Further, though, making this particular shirt at this particular time seemed quite an urgent and tangible way of honoring the making Morgan’s going through in their own life. As a trans nonbinary person, they’ve been in a process of transition over the past year, making changes to their life and their body that are bringing them to a place of greater comfort and happiness. It feels inadequate to say that they’re brave to do so, that I’m proud of the work they’re putting in; this world is eminently and viscerally hostile to trans folks, in small and large ways, and Morgan not only deals with that regularly but works hard to build a better, more loving and fulfilling world for their local trans and queer community in many beautiful ways.
In the face of this world, clothes are anything but insignificant, and I wanted to offer something that fit, in all the ways clothes can — the physical contours of our bodies, the ways we want to be seen in the world, the sensations of our skin and the climate of our environment. I wanted to create something that fit the breadth of their shoulders and their hips, that suited their pared down, practical, every so slightly vintage and earthy style, and that somehow, in the care of its stitches, communicated my love and care and pride.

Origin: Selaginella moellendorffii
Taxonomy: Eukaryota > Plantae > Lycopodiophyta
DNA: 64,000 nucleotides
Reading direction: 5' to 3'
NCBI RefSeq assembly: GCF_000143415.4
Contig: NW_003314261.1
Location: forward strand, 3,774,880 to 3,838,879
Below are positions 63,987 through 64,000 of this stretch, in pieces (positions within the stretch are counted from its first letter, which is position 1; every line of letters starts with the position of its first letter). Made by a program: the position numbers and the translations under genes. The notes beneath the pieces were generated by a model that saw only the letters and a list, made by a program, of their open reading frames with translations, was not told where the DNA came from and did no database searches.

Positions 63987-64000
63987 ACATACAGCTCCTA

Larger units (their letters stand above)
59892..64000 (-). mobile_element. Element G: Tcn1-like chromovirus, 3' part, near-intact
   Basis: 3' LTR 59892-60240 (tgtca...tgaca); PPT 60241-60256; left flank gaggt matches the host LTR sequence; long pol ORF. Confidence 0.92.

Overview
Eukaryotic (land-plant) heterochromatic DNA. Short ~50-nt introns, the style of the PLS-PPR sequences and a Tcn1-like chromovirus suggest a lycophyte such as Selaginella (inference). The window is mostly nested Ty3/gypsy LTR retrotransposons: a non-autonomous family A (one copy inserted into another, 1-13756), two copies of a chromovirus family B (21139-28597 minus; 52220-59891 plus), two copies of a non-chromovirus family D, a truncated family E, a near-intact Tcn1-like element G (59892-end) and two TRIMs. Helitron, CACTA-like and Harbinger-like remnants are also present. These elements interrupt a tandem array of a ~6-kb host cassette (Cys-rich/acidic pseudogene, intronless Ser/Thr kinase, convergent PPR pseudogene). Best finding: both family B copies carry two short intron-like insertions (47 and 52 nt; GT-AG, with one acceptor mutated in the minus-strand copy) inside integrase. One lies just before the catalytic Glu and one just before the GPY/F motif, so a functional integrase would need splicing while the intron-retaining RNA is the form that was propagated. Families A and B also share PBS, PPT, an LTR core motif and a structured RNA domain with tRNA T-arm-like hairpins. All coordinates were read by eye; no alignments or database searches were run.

We worked together to select a pattern and a fabric, settling on the Colette Negroni and Cotton & Steel’s Rashida Coleman Raindrop collection in denim. The Negroni has a slightly casual, vintage-inspired silhouette, with a camp/convertible collar (no collar stand), chest pockets, and a faced front rather than a button placket. It also has tower plackets on the sleeves and rounded-corner cuffs, though the sleeves are rolled in most of these pictures.
I cut a size small at the shoulders and chest, grading out to a medium at the hips (but at the length of a small), and shortened the sleeves by an inch for the first muslin. For the final version, I added 1/4″ at the bottom side edge of the yoke to allow just a little more give across the span of Morgan’s shoulders, and added about 2″ all the way around at the hips. (I realized later this was because I measured the pattern piece at the bottom of the medium but then cut it shorter, and didn’t allow for enough overlap — a good reminder to be precise when using pattern piece measurements for making up a garment!)